Watching his presentation reminded me of a conversation I had with an ex-colleague about messaging and distributed execution frameworks.
With Big Data, the amount of data is so important that you can not process everything sequentially. Instead you parallelize the execution on several nodes. In practice, this implies to distribute the execution: the execution code (the mapper and reducer tasks) moves to the data nodes - where the data to process is stored - and runs locally.
With Messaging, you can achieve the opposite: to distribute the data. Messages containing the data are sent to consumers that will process them. In many cases, the data transported inside the messages is not the data to process; it can be an event or contains the location of the data to process. Nonetheless, the result is the same: the execution code will not moved, it will fetch the data and process it on its own node.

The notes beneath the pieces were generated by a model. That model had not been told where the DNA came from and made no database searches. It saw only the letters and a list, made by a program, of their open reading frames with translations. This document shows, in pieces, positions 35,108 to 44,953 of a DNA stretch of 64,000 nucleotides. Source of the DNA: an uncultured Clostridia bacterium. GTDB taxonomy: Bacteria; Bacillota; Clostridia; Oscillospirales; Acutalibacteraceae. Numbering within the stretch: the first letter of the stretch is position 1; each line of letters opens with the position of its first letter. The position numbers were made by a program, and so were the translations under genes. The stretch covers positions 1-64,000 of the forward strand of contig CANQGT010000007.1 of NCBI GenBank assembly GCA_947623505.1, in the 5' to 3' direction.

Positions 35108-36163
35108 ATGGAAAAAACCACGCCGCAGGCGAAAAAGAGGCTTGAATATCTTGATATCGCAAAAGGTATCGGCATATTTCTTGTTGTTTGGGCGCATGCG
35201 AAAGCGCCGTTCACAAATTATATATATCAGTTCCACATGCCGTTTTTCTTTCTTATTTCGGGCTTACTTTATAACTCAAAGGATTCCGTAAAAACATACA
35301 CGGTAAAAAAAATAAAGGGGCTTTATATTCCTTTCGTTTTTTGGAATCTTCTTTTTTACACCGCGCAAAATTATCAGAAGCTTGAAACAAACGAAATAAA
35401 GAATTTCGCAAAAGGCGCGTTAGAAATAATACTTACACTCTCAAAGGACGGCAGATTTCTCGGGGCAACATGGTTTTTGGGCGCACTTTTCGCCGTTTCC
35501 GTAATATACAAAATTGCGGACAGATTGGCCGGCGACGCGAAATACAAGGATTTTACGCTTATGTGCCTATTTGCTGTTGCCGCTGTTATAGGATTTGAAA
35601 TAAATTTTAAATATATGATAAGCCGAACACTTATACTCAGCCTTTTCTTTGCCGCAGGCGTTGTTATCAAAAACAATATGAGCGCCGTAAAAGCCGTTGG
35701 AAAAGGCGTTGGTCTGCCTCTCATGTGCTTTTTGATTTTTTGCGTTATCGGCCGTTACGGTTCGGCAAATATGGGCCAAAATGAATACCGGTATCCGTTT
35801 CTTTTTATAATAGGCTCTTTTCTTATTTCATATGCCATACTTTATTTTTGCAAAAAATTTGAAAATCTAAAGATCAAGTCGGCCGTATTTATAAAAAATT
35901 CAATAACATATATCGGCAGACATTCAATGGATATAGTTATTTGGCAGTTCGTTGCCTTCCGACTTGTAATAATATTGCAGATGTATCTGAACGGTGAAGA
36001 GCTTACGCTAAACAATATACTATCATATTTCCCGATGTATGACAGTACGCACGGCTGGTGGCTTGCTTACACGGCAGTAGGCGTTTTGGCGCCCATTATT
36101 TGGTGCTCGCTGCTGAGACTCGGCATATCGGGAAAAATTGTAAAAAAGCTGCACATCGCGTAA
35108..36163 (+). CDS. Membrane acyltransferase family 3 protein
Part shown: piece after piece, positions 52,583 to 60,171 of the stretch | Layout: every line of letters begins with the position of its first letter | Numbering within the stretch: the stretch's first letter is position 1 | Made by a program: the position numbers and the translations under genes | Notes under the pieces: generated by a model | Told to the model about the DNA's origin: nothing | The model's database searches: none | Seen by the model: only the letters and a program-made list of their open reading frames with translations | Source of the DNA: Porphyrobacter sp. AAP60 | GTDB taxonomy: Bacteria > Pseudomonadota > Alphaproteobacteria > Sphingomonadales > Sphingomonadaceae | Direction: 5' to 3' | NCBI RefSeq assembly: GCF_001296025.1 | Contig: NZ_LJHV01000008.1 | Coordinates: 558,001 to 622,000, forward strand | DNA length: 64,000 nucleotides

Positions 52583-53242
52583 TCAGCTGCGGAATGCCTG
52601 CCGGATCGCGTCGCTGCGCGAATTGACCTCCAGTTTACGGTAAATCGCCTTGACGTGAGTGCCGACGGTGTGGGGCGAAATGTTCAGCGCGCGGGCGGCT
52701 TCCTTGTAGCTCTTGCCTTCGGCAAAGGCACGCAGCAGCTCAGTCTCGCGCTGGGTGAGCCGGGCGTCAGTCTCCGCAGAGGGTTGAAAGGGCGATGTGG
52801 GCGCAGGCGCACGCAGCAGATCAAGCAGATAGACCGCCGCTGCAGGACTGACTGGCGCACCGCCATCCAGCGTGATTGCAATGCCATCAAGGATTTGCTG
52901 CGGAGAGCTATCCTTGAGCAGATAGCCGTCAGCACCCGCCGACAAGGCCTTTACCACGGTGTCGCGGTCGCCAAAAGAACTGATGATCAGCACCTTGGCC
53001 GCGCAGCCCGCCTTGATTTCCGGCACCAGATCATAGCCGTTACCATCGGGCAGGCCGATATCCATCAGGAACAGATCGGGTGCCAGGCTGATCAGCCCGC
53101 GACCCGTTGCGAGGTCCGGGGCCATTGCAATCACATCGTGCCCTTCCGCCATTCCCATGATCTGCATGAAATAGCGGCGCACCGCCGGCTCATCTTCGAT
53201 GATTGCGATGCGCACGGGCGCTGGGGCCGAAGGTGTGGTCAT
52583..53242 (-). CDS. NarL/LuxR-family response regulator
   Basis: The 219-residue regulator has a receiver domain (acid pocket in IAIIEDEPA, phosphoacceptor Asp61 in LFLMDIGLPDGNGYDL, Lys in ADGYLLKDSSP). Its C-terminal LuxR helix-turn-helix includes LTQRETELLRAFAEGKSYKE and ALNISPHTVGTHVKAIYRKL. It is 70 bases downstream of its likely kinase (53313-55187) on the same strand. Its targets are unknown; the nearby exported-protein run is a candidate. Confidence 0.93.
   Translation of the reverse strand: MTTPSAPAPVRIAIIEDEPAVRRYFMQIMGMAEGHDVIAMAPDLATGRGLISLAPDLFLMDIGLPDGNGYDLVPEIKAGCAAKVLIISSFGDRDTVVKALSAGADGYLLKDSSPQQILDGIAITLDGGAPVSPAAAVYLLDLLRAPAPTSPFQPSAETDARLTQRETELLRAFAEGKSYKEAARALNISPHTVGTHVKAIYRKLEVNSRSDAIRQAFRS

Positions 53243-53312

- Messaging moves the data close to the execution code.
- Distributed Execution moves the execution code close to the data.
If I understood Galder correctly, Infinispan proposes the two approaches:
- a Map/Reduce model where the mapper and reducer tasks are sent on the cluster nodes to distribute the code execution.
- Listeners and Notifications that can be used as a kind of messaging bus.
Messaging is a model that is widely used in entreprise applications and may become mainstream on the Web with the support of WebSockets by all Web browsers.
Distributed execution framework like Hadoop Map/Reduce or Twitter Storm will become mainstream as the amount of generated data to process and analyze (on the Web or behind firewalls for entreprise softwares) will continue to grow.
Infinispan seems to hit a sweet spot by providing the two models and the ability to mix and match them. I am looking forward to seeing what's next for Infinispan and the best ways to leverage it...